Timaru crash scene witness, Melissa Bryce shares her experience. Video / George HeardBy RNZ
Police are urging caution as the friends of the five teens killed in a crash at the weekend plan a car meet-up in their honour.
The boys, all aged between 15 and 16, died when an overloaded car smashed into a power pole with such force the car was split in two.
The group have been named by police as Javarney Drummond, Andrew Goodger, Niko Hill, Joseff McCarthy, and Jack Wallace.
They were travelling in an overloaded car on the northern edge of Timaru when it crashed into a power pole on Saturday night – splitting in half and hurling debris down the road.
The driver, a 19-year-old, was the sole survivor.
Area Inspector Dave Gaskin said police were still piecing together what happened and very little could be gleaned from the car itself because it was extensively damaged.
“I haven’t seen too many crashes in my time where there’s been total destruction of a car,” he said.
“I would expect it was travelling in excess of the speed limit. The car was split in half by the pole and the part the driver was sitting in, the front quarter of the car, was 38 or 40m up the road from the pole.
“So, it’s travelled a considerable distance.”
The tragedy has rocked the community, with the Ministry of Education bringing trauma specialists in from Christchurch to support students who knew those killed.
A message is going around urging people to come to a car event in memory of the boys on Friday.
They are being encouraged to “bring their loudest cars” to show how much the boys will be missed.
Timaru Boys’ High School rector Dave Thorp urged students against attending.
He asked parents to discourage their sons from attending, citing serious safety concerns.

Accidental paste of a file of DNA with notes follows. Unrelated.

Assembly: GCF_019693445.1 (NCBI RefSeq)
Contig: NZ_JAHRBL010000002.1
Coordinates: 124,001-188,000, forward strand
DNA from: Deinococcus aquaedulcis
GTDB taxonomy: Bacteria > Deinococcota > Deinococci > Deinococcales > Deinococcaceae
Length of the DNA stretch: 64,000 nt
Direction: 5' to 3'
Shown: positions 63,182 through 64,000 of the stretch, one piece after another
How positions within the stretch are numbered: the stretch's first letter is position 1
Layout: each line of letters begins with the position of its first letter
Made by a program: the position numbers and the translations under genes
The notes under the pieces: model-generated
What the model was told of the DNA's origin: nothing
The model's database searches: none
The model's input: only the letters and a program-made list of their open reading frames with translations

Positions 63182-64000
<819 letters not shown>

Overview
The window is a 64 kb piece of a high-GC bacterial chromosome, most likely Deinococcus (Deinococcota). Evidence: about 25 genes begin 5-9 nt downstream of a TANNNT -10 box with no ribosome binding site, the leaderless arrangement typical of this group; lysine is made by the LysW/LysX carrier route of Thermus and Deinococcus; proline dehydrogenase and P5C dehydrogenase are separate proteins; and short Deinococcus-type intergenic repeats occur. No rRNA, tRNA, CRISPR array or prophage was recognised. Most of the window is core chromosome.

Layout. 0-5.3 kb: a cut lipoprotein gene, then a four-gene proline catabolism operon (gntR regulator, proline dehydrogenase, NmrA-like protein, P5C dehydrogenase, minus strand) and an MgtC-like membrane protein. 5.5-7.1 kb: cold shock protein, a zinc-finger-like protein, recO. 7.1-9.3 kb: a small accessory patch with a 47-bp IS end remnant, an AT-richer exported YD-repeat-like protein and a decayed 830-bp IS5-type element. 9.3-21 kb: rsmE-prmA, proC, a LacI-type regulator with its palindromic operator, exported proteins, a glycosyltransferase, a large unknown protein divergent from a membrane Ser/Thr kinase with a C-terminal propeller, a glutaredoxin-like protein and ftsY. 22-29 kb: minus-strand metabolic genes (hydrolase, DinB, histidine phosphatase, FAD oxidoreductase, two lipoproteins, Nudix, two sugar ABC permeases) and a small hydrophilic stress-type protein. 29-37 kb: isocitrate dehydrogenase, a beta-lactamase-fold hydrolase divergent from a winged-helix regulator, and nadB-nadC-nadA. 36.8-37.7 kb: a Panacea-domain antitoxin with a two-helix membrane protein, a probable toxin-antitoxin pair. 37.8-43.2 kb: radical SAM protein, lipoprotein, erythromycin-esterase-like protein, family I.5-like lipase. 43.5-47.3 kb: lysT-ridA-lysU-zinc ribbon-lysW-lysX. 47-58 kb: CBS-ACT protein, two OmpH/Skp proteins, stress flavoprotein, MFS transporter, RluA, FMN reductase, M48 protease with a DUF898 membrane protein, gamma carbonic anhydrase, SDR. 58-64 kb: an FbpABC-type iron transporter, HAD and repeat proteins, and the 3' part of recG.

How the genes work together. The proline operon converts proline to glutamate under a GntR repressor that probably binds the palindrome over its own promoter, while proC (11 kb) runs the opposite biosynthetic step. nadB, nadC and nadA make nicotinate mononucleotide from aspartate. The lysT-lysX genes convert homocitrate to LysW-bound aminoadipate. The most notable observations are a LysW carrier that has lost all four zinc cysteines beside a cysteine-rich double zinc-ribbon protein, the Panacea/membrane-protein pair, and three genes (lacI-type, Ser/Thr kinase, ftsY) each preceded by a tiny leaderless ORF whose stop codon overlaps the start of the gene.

Gaskin said it was understandable the community wanted to farewell the boys but asked that commemorations be safe and within the law.
He urged anyone who saw the car – a blue Nissan Bluebird – before the accident to get in touch.
Gaskin said it had been a tough few days for everyone, including police.
“Advising people that a loved one has being killed in a crash, or for any other reason, is the worst job you can possibly imagine anyone would have to do,” he said.
“You walk into someone’s life and destroy it pretty clearly. We certainly do a lot of training on it, our staff are very good at looking after them and we’ve got great support from victim support.
“But that initial contact was always difficult.”
Gaskin said police were focused on road safety but he felt for parents trying to teach their children how dangerous it was behind the wheel.
“It’s very difficult to stop people doing silly things when they want to do silly things,” he said.
“Trying to remove that risk, it’s very difficult. I totally understand the difficulties parents face these days. You’ve got to teach them early in their lives and hopefully they understand when they get older.”
Gaskin said the 19-year-old driver was in a serious but stable condition in Timaru Hospital and had not yet been spoken to by police.

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